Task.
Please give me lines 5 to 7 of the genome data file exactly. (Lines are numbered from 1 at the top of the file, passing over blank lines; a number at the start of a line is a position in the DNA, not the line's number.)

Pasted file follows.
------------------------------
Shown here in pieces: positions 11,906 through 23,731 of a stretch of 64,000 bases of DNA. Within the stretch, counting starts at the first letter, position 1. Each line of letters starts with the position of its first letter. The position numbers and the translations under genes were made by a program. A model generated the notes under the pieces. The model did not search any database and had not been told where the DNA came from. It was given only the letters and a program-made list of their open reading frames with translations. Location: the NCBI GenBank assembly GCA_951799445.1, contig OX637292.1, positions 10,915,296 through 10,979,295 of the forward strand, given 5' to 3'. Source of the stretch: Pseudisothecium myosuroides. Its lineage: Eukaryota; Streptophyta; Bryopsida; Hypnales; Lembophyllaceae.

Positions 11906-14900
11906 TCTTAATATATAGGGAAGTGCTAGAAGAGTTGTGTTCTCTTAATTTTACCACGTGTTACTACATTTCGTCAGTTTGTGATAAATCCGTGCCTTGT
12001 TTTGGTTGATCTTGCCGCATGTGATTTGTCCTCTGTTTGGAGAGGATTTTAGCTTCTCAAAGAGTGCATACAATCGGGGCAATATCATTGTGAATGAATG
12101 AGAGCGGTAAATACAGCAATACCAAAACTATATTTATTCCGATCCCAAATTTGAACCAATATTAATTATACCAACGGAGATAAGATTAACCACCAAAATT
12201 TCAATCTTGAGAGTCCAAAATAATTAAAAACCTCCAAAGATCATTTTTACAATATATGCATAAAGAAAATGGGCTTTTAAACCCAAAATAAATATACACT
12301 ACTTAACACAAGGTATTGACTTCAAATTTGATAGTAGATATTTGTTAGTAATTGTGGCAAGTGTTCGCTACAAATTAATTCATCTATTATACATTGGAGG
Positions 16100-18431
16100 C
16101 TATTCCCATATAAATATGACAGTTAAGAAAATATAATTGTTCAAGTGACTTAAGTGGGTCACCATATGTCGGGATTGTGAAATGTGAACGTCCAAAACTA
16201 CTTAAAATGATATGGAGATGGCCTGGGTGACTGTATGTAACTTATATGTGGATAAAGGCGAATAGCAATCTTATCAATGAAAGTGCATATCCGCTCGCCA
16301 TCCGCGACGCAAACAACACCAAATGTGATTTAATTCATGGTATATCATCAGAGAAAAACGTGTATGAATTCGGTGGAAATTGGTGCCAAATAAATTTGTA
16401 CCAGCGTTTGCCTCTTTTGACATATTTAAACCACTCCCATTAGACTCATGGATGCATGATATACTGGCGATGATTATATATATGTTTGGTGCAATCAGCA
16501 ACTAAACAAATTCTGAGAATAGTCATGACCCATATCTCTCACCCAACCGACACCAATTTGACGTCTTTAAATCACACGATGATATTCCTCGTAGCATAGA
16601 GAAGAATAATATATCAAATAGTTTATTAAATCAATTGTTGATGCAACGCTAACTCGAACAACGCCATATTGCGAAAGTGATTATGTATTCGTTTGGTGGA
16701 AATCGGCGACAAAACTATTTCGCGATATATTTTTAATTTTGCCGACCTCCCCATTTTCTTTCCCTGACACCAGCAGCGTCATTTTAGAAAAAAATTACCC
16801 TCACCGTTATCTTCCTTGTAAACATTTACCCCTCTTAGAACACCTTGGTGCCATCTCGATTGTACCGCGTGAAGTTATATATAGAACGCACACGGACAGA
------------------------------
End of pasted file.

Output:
12101 AGAGCGGTAAATACAGCAATACCAAAACTATATTTATTCCGATCCCAAATTTGAACCAATATTAATTATACCAACGGAGATAAGATTAACCACCAAAATT
12201 TCAATCTTGAGAGTCCAAAATAATTAAAAACCTCCAAAGATCATTTTTACAATATATGCATAAAGAAAATGGGCTTTTAAACCCAAAATAAATATACACT
12301 ACTTAACACAAGGTATTGACTTCAAATTTGATAGTAGATATTTGTTAGTAATTGTGGCAAGTGTTCGCTACAAATTAATTCATCTATTATACATTGGAGG